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3 Big Networks Are Premiering Military Shows In The Fall, But They Didn’t Bother Consulting DoD
Everything's coming up tactical this fall as network television jumps on the military show bandwagon with CBS, the CW, and NBC each recently announcing plans to add military shows to their lineups.
But while the networks might be trying to attract a more military-specific audience with these shows, they’ve neglected to consult the Pentagon for any direction on authenticity.
Task & Purpose spoke to the Department of Defense’s entertainment media director who said so far no show producers have reached us for any guidance or direction.
“None of them came to us with their scripts,” Phil Strub told Task & Purpose.
The office, which Strub has helmed since 1989, offers military assistance in producing feature motion pictures, TV shows, documentaries, music videos, advertisements, and video games.
Private advocacy organizations like Got Your 6 also work to ensure military authenticity in the media, but in many cases, veterans still reject TV and movie portrayals of service for their inability to accurately show military life.
In recent years, there has been an uptick in Hollywood’s desire to portray military life on the silver screen and your home screens, like American Sniper, setting off a number of other movies and shows about the post-9/11 veteran. This past year, the History Channel added a number of military-specific shows (both scripted and reality) to its roster, including Six, The Warfighters, and The Selection, while Netflix recently released an original movie starring Brad Pitt about the Afghanistan War. It’s clear that TV and movie producers believe viewers have a thirst for military action dramas.
Whether these three new shows carry will weight in the minds of veterans and service members remains to be seen, but their trailers are all available for critiquing:
Coming to CBS in the fall, this scripted drama will feature David Boreanaz, previously of Bones, as a Navy SEAL.
According to CBS, “In this action-packed new drama, these stealthy and fearless warriors conduct high-risk clandestine missions against impossible odds. And when they return to the home front they face stress of a different nature.”
The CW’s show Valor is described as a “military drama/conspiracy theory,” starring Matt Barr.
“In Valor, the boundaries between military discipline and human desire are tested on a U.S. Army base that houses an elite unit of helicopter pilots trained to perform clandestine international and domestic missions,” writes Deadline.com.
NBC will offer its military drama in the form of a “journey” into the covert lives of Defense Intelligence Agency operatives.
Starring Anne Heche as the agency’s deputy director, the show will take viewers from Washington, D.C., to some of the most dangerous places on earth.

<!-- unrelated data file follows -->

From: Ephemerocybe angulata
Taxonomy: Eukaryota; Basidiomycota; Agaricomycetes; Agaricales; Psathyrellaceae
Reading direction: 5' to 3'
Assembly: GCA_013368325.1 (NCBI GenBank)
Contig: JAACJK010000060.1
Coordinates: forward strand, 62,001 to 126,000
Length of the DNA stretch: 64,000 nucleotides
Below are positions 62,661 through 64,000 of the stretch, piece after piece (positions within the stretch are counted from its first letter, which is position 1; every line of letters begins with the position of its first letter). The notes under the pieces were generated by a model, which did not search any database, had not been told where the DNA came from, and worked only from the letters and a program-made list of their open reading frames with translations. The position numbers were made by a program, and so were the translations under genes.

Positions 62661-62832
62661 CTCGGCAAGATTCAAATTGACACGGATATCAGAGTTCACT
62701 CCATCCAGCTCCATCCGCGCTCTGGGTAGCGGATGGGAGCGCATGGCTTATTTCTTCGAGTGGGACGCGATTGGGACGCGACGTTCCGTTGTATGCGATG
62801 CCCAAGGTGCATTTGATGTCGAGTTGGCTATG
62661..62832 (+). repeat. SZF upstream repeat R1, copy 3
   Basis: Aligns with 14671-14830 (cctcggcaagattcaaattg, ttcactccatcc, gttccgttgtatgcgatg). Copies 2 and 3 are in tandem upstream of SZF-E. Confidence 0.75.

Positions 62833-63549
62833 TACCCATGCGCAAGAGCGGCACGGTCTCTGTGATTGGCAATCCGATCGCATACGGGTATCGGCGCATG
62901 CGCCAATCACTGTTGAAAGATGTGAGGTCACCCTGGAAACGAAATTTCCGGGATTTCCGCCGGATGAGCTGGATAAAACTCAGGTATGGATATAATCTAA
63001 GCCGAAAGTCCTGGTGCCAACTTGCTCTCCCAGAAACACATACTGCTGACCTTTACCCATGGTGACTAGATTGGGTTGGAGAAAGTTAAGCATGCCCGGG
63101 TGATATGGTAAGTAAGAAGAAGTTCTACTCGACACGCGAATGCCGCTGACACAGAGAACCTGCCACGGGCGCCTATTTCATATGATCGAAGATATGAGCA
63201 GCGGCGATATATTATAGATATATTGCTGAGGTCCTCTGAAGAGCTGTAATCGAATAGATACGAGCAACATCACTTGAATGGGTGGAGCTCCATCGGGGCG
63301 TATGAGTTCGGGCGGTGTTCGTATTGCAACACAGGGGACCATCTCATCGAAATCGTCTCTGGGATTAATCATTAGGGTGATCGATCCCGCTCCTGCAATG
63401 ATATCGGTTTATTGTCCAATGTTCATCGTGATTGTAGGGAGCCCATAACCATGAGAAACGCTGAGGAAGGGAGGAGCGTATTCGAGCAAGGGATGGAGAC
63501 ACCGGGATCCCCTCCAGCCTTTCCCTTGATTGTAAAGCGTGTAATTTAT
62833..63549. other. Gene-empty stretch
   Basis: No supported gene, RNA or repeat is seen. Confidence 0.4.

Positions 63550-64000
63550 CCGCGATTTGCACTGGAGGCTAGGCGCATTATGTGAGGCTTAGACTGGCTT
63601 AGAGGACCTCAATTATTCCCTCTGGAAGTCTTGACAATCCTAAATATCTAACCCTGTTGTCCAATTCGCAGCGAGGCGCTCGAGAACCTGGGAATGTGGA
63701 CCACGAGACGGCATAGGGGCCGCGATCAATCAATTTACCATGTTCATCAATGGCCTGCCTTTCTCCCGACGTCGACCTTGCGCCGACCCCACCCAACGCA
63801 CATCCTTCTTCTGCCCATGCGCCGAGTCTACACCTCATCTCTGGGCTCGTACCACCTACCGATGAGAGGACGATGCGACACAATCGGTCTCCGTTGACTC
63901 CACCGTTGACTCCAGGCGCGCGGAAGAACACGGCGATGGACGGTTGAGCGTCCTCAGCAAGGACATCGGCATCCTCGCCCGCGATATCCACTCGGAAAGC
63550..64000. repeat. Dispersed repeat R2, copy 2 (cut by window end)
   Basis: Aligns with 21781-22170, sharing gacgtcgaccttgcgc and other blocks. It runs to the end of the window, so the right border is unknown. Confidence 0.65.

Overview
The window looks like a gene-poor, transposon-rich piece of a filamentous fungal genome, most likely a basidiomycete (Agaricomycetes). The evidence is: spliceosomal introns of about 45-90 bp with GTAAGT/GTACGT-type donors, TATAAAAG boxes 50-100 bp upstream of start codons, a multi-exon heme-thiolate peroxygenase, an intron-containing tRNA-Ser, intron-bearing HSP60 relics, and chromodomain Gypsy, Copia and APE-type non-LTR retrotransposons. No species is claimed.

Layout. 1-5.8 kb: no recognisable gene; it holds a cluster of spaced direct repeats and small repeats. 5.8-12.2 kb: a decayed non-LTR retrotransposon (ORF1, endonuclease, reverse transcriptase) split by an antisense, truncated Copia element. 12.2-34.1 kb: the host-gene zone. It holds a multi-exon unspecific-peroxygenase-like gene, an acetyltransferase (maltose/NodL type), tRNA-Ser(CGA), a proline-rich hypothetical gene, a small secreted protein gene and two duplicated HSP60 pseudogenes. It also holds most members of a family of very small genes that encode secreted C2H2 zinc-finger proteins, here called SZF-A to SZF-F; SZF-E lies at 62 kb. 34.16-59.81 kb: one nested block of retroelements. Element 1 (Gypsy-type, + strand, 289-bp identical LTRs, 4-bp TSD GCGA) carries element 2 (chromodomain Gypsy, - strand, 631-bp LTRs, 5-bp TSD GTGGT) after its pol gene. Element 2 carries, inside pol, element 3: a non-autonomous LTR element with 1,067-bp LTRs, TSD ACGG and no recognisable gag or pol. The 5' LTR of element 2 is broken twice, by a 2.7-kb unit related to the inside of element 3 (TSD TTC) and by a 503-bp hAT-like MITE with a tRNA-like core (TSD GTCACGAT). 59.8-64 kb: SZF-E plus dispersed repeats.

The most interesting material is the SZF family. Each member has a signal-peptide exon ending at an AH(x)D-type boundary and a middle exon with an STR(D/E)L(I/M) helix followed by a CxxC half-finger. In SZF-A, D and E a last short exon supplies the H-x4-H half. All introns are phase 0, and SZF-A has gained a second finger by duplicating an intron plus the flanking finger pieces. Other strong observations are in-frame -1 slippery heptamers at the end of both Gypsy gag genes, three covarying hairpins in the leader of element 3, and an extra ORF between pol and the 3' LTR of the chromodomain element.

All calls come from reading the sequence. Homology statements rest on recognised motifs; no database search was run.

Retired Army Master Sgt. Mark Allen has died 10 years after he was shot in the head while searching for deserter Pvt. Bowe Bergdahl in Afghanistan.
Allen died on Saturday at the age of 46, according to funeral information posted online.
For U.S. service members who have fought alongside the Kurds, President Donald Trump's decision to approve repositioning U.S. forces in Syria ahead of Turkey's invasion is a naked betrayal of valued allies.
"I am ashamed for the first time in my career," one unnamed special operator told Fox News Jennifer Griffin.
In a Twitter thread that went viral, Griffin wrote the soldier told her the Kurds were continuing to support the United States by guarding tens of thousands of ISIS prisoners even though Turkey had nullified an arrangement under which U.S. and Turkish troops were conducting joint patrols in northeastern Syria to allow the Kurdish People's Protection Units, or YPG, to withdraw.
"The Kurds are sticking by us," the soldier told Griffin. "No other partner I have ever dealt with would stand by us."
Defense Secretary Mark Esper said Sunday he and the Pentagon will comply with House Democrats' impeachment inquiry subpoena, but it'll be on their own schedule.
"We will do everything we can to cooperate with the Congress," Esper said on CBS' "Face the Nation." "Just in the last week or two, my general counsel sent out a note — as we typically do in these situations — to ensure documents are retained."
Most of the U.S. troops in Syria are being moved out of the country as Turkish forces and their Arab allies push further into Kurdish territory than originally expected, Task & Purpose has learned.
Roughly 1,000 U.S. troops are withdrawing from Syria, leaving a residual force of between 100 and 150 service members at the Al Tanf garrison, a U.S. official said.
"I spoke with the president last night after discussions with the rest of the national security team and he directed that we begin a deliberate withdrawal of forces from northern Syria," Defense Secretary Mark Esper said on Sunday's edition of CBS News' "Face the Nation."'
More than 700 women and children affiliated with ISIS escape Kurdish prison camp after Turkish shelling
BEIRUT/ISTANBUL (Reuters) - Women affiliated with Islamic State and their children fled en masse from a camp where they were being held in northern Syria on Sunday after shelling by Turkish forces in a five-day-old offensive, the region's Kurdish-led administration said.
Turkey's cross-border attack in northern Syria against Kurdish forces widened to target the town of Suluk which was hit by Ankara's Syrian rebel allies. There were conflicting accounts on the outcome of the fighting.
Turkey is facing threats of possible sanctions from the United States unless it calls off the incursion. Two of its NATO allies, Germany and France, have said they are halting weapons exports to Turkey. The Arab League has denounced the operation.